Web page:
Vermouth: the great Italian fortified wine
Vermouth is a wine flavored with Artemisia absinthium, spices, Alpine herbs, and flowers to which alcohol and sugar are added to give more consistency, plumpness, and strength and help preserve them. Vermouth is classified as a fortified wine. It is not a distillate or a liqueur: it’s made with a cold infusion of herbs and spices in wine, sugar, and alcohol. You can make it at home if you want, but you can’t sell it as “vermouth.”
The history of vermouth
The history of vermouth is millennial. Already the Greeks used to add spices, honey, and seawater in wine amphorae; however, the legend according to which Hippocrates would be the inventor of Hippocratic wines, precisely wines flavored with honey, herbs, and spices, is just a myth.
To tell the truth, the Hippocratic wine only appeared in documents from the Middle Ages, and there are no traces of Greek quotations or testimonies of this ancestor of vermouth. But it is with these first attempts, that the foundations are laid for the birth of authentic vermouth.
But why were Hippocratic wines “invented”? Flavor, healthy, digestive, and therapeutic issues, given that they were considered the tonic, but above all, the wines were flavored to mask their defects, given that they were harsh and highly perishable products. Venice was the spice capital and held the monopoly of every trade, and these wines were fashionable among the nobility and the wealthy classes.
But we are still far from the true vermouth we know today. We must make a leap and reach the second half of the 1700s and move to Piedmont, to Turin, to see the birth of the first vermouth at the hands of the legendary Carpano, a young man with a past as an herbalist scholar.
What did he do?? It made these ancient drinkable mixtures starting from a tremendous Piedmontese grape variety: Moscato di Canelli, already very aromatic of its own. He added spices, Artemisia, and so “invented” the aperitif that has changed the history of wine. In short, his wine became the official drink of the Savoy court: everyone wanted it, every coffee served it, and thus began a real revolution, led by a group of “vermuttieri,” who quickly conquered the world.
From Turin, the vermouth passed to Germany, and there became Wermut, or absinthe, which is none other than our beloved Artemisia Absinthium. In France, instead, it was called vermouth.
In a few years, vermouth changed. Other aromatized wines were invented, different versions, but above all, cheaper vines were involved. The Moscato di Canelli was (and is) precious but rare and very popular also for producing sweet wines, so here came the need to use other wines like Timorasso or Gavi.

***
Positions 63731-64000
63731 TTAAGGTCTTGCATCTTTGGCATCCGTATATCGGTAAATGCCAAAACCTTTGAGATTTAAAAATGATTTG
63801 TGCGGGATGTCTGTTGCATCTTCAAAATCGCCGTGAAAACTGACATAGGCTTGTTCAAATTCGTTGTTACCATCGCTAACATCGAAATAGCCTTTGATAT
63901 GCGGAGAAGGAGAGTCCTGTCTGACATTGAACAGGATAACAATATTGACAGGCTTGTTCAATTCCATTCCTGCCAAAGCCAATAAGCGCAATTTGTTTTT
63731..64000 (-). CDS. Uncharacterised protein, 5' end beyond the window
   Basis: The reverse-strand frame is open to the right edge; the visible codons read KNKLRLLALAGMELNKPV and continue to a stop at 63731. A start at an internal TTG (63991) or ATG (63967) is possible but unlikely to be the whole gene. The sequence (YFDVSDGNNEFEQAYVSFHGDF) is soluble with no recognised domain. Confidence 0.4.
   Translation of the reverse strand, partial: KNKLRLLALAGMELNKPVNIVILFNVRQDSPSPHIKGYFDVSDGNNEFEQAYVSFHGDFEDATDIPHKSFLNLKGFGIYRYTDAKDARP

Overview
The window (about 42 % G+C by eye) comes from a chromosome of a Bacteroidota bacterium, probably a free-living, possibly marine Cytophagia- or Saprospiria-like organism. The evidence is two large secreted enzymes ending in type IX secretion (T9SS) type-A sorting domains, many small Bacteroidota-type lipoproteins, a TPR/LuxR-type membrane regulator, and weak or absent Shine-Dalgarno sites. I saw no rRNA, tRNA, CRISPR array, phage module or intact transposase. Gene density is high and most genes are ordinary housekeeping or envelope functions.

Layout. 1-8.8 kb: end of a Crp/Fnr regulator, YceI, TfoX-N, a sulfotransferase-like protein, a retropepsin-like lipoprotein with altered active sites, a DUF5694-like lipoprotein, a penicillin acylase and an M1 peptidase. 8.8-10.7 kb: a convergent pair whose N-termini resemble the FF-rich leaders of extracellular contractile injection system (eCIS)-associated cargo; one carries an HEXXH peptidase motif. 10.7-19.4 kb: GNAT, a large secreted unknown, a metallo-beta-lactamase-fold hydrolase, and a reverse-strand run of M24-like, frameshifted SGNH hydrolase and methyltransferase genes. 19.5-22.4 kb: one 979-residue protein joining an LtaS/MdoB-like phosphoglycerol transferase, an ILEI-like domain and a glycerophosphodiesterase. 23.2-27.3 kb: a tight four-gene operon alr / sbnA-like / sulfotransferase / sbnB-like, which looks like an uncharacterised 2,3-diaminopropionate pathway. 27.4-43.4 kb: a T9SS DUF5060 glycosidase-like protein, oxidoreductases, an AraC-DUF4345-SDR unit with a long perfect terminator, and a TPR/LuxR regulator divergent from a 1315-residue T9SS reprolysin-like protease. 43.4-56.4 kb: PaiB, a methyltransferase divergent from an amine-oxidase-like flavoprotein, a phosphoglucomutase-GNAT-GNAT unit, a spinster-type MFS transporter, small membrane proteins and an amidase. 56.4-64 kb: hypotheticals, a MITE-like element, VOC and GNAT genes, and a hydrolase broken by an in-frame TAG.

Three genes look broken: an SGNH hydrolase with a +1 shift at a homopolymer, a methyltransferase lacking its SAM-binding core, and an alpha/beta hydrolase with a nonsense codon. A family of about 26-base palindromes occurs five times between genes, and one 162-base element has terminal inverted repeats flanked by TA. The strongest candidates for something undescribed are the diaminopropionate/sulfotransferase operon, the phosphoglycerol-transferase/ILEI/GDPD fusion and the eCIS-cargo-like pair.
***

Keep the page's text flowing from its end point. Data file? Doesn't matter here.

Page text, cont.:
Ingredients of vermouth
75% of wine, sugar, ethyl alcohol, spices, aromatic herbs, and aromas. Apart from the aforementioned Artemisia, we can find dozens and dozens of herbs, including gentian, hyssop, elder, vanilla, bitter orange, cinnamon, nutmeg, coriander, and juniper, angelica, marjoram, mint, saffron, and cinchona.
As you can see, there are many suggestions to balance. Making vermouth is art: you need sensitivity and an egregious palate to choose the right ingredients to create a harmonious symphony. But luckily, Piedmont is a promised land with plenty of flowers and herbs in the Alps and some of the best wines in the world. It couldn’t be born in a better place.
Speaking of china, worthy of mention is “vino Chinato,” a particularly bitter and complex wine, like Barolo Chinato or Moscato Chinato. They are precious, rare, and particular, but they deserve all your attention.
Types of vermouth
They are divided according to the sugar degree and not the color. We have extra dry or extra dry vermouth with less than 30 grams of sugar per liter. They are the sharpest, austere, and bitter to the palate. The dry vermouths contain less than 50 grams of sugar, and then we have the sweet vermouth, with sugar equal to or greater than 130 grams. It is the most variegated and is subdivided into white, rosé, and red: the only one in which caramel is allowed. A herbaceous note well balances the distinct sweet flavor, nevertheless, the taste is very velvety.
How much does a bottle of vermouth cost?
It seems a trivial question, but now we are in the Renaissance of vermouth with a myriad of new artisan bottles baked out year after year. So don’t be surprised if you start at 6-7 euros to get up to 35-50 euros for top-notch vermouth. After years of industrial products, this movement is bringing a new conception of vermouth, with carefully made wines, top-quality ingredients, and no chemical aromas. And then remember that vermouth is a wine, and if the base is ugly, vermouth will be camouflaged, weighed down by more sugar or artificial flavors. Less is more.
How to serve vermouth?
The vermouth should always be served cold, at a starting temperature of 12 degrees. Smooth or on the rocks, but with a slice of orange and the classic lemon peel, which you will have to squeeze over the wine before putting it inside.
How to store vermouth?
What cocktails should you do with vermouth?
The history of cocktails starts with distillates and vermouth, the two pillars of mixing: it is no coincidence that many of the most fabulous cocktail recipes involve vermouth as an ingredient. Excluding the South American or tropical cocktails where the real protagonists are fruits and distillates of sugar cane, like rum and cachaca, many of the most unforgettable drinks are vermouth-based. Think of how dreary life would be without the Negroni…
But let’s see some recipes to try.